Up until a decade or two, if a typical Indian family had two kids – a girl and a boy, the destiny of their college degrees was usually prefixed – the girl will become a doctor and the boy will become an engineer.
You know why, right? Getting out in the dirt is not a woman’s job.
When she first walked in on a Delhi Metro construction site, she was mistaken to be a visitor. After all, which woman has ever walked into a pool of dirt and sweat in an Indian construction business?
In 2014, she finally got a chance to work in Doha. Qatar had denied her visa application not once or twice but thrice. According to the rules, unmarried women are not allowed to work in the country.
Not being a woman to give up that easily, she fought and finally made it.
Roy wanted to pursue a Masters in mechanical engineering abroad, but her father passed away soon after her graduation leading her to hunt for a job to support her family. So in 2007, she got her first job in Delhi Metro.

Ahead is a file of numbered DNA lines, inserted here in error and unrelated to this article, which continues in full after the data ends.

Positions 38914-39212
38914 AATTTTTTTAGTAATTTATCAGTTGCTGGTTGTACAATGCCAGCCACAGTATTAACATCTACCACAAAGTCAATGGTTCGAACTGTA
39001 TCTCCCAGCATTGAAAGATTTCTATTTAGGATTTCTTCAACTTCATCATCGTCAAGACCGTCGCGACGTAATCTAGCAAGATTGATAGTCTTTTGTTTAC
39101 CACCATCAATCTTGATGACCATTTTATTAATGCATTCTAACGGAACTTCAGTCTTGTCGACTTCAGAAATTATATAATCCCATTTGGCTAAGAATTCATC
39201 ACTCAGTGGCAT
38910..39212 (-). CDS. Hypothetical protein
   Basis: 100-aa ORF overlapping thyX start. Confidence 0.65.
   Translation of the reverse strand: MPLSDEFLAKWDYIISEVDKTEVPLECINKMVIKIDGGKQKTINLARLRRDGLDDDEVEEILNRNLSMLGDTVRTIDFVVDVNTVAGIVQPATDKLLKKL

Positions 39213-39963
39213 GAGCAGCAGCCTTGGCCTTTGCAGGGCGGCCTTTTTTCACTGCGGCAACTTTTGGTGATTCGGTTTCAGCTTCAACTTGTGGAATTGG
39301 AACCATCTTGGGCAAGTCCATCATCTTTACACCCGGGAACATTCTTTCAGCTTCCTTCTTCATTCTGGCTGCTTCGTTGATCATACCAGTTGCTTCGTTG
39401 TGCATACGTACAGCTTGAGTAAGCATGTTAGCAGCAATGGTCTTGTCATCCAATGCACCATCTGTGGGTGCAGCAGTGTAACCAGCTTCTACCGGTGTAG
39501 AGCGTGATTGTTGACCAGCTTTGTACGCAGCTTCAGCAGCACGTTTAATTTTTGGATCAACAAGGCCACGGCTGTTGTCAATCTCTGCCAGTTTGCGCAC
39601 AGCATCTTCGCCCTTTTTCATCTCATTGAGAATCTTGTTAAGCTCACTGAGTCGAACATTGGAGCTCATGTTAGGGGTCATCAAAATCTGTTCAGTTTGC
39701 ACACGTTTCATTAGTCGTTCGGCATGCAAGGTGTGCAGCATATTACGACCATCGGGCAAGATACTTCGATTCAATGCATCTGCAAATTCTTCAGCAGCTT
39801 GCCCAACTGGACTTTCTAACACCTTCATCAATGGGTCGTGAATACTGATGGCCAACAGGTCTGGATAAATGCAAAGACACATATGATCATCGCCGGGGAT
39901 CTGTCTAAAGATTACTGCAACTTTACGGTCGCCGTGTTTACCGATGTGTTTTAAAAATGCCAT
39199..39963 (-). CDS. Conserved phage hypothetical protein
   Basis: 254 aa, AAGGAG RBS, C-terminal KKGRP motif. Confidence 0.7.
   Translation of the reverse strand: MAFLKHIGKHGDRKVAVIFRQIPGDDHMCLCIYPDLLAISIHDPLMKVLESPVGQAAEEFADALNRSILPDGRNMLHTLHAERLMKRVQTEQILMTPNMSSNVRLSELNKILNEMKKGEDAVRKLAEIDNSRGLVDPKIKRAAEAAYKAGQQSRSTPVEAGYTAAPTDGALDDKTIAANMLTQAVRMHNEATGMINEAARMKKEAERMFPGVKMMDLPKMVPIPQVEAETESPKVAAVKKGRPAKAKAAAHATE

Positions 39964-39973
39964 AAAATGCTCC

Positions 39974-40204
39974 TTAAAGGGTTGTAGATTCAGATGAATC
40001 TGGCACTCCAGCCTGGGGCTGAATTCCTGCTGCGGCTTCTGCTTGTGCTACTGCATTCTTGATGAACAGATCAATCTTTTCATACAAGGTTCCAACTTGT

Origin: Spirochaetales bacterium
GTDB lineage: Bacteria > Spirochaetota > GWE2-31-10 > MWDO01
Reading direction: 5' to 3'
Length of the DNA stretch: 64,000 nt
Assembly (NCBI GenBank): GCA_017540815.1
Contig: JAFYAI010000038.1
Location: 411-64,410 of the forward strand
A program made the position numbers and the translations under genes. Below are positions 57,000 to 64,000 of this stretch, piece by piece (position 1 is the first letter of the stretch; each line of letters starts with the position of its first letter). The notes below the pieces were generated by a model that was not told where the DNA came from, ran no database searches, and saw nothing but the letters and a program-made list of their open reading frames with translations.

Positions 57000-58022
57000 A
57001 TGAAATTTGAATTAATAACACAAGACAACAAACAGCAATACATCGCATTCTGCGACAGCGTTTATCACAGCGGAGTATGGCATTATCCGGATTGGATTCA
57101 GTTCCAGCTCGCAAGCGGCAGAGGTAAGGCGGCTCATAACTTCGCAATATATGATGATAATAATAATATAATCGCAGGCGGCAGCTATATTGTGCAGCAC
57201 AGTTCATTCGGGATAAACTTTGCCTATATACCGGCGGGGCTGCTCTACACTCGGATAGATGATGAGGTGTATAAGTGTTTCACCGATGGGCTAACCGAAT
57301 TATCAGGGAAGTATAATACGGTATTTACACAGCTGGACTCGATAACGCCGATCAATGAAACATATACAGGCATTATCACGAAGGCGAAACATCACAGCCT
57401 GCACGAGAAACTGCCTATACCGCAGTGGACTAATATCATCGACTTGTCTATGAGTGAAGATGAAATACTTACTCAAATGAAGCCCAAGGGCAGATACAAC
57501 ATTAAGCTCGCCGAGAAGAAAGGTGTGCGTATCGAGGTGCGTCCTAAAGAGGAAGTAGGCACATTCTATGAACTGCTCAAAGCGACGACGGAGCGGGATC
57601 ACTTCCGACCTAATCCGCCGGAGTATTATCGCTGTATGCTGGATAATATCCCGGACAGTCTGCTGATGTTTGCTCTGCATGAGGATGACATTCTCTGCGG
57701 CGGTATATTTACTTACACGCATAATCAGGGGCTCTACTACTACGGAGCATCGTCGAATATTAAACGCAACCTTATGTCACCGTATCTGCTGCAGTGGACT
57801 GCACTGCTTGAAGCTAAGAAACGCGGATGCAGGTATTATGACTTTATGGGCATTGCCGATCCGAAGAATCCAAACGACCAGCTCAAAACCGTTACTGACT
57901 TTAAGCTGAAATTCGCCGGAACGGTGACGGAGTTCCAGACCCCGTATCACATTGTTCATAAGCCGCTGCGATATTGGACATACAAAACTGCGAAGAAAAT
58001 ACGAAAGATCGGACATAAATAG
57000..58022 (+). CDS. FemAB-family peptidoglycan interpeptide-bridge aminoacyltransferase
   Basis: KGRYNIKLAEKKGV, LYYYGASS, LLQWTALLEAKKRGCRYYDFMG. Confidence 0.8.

Her biggest achievement has been the one in Bengaluru where she steered Godavari alone on the track between Sampige Road to Majestic. She proudly claims it to be her own tunnel because the tunnel boring machine had got damaged when she joined.
She is aware of the hardships of a male-dominated world, but none of that has ever bogged her down to give up something she’s truly passionate about.
And this whole transition is so wonderful for twirling around the twisted, biased stereotypes in the world.
A woman doesn’t have to be less of a woman to become a hero in a man’s world.
While Annie is encouraging women to got out in the streets and get inside the male-dominated tunnel (both metaphorically and literally), we are awed by this women’s brazen persona.
Source: Better India, Facebook